There's a wealth of information on the internet, but this can make it difficult to find what you're looking for. It can also be challenging to distinguish real information from misinformation, opinions and bias. It's essential to know how to search for information accurately and evaluate the credibility of the information you found. As the first step of conducting research, brainstorm and create a list of important search items, using mostly nouns instead of verbs. Try different combinations of keywords and keep track of the sources you review.
Use both search engines and databases and employ special search functions to be more effective. For example, you can use quotation marks around the keywords to get results for the terms in the same order. It's also a good idea to get information from primary sources, such as newspapers and government websites as they're more reliable than second-hand information. It's also important to check the website address to see if it's odd or has minor spelling differences from official sites. Check the facts and try to find the same information from other sources.
Related: What IT Certifications Should I Get?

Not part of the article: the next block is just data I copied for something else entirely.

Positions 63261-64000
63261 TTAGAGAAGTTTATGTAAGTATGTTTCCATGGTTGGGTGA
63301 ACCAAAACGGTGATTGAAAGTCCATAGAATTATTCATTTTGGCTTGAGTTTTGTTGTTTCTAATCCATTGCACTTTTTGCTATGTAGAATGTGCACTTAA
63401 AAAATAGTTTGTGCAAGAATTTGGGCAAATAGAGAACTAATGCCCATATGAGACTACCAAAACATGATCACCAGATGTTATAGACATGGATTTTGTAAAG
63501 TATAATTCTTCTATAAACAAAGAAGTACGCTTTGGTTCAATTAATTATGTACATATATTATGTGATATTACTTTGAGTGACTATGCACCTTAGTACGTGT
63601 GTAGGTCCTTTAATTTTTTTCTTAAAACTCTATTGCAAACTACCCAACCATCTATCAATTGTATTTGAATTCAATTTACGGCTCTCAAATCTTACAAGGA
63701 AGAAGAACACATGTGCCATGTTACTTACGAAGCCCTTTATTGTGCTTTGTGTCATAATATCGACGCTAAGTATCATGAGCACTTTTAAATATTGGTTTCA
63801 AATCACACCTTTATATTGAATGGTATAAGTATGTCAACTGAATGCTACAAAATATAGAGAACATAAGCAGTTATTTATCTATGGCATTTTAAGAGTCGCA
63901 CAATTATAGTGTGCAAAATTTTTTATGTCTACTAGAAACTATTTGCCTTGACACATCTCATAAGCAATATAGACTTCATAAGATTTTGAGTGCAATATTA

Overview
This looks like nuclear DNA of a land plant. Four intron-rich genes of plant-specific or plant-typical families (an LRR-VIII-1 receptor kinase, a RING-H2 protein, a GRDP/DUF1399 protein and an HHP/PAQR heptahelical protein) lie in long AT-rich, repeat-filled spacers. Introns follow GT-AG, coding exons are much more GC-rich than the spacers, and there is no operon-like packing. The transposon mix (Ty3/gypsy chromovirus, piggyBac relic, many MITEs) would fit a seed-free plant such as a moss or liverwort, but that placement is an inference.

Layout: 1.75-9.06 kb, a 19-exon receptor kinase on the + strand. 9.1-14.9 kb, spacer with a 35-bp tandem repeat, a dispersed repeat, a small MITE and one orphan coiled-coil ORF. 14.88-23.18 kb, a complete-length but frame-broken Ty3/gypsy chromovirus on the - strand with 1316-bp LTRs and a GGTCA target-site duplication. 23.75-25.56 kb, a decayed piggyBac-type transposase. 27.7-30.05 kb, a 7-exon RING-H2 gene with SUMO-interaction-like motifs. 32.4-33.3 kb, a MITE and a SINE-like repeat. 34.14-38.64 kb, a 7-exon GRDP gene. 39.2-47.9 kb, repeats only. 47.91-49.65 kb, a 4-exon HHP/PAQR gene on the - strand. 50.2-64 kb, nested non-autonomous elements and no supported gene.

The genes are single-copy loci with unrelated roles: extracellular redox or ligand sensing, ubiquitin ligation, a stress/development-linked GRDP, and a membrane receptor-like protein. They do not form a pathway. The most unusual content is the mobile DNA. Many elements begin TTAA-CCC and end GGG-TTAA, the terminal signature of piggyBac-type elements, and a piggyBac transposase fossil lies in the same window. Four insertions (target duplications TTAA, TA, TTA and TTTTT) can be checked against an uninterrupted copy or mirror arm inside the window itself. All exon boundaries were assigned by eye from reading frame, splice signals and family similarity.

2. Familiarity with terms and platforms
Employers often require their staff members to be familiar with various terms, such as SEO, LAN or ATS. They expect employees to understand these terms when they mention them in team meetings or give them instructions on tasks.
It's also important to have experience with basic office software such as those involving spreadsheets, word documents, presentations and file sharing. Many roles require individuals to create online presentations, organise data on spreadsheets, type reports and share documents with their team members.
Professionals often work in a team that uses a variety of technologies. Many employers depend on digital tools and software to facilitate collaboration, such as file sharing platforms, instant messaging software and project management tools. Knowing how to navigate the various tools and use them effectively to work with your team members is important to your individual and team performance.
For example, your team may be working on a report together on a file-sharing platform, which enables you to create and edit content at the same time from your individual devices. At the same time, you may have a video conference call to discuss the content. This situation requires a strong knowledge of the different digital tools to collaborate effectively with the rest of the team members.
4. Learning new technology
As technology is quickly evolving, it's essential to adapt quickly to new technology. This could be a new accounting or human resource management software that's implemented at your workplace. Employers expect their staff to be open to using new digital tools and master them in a short period. This helps the staff remain agile and updated with the latest trends in the industry.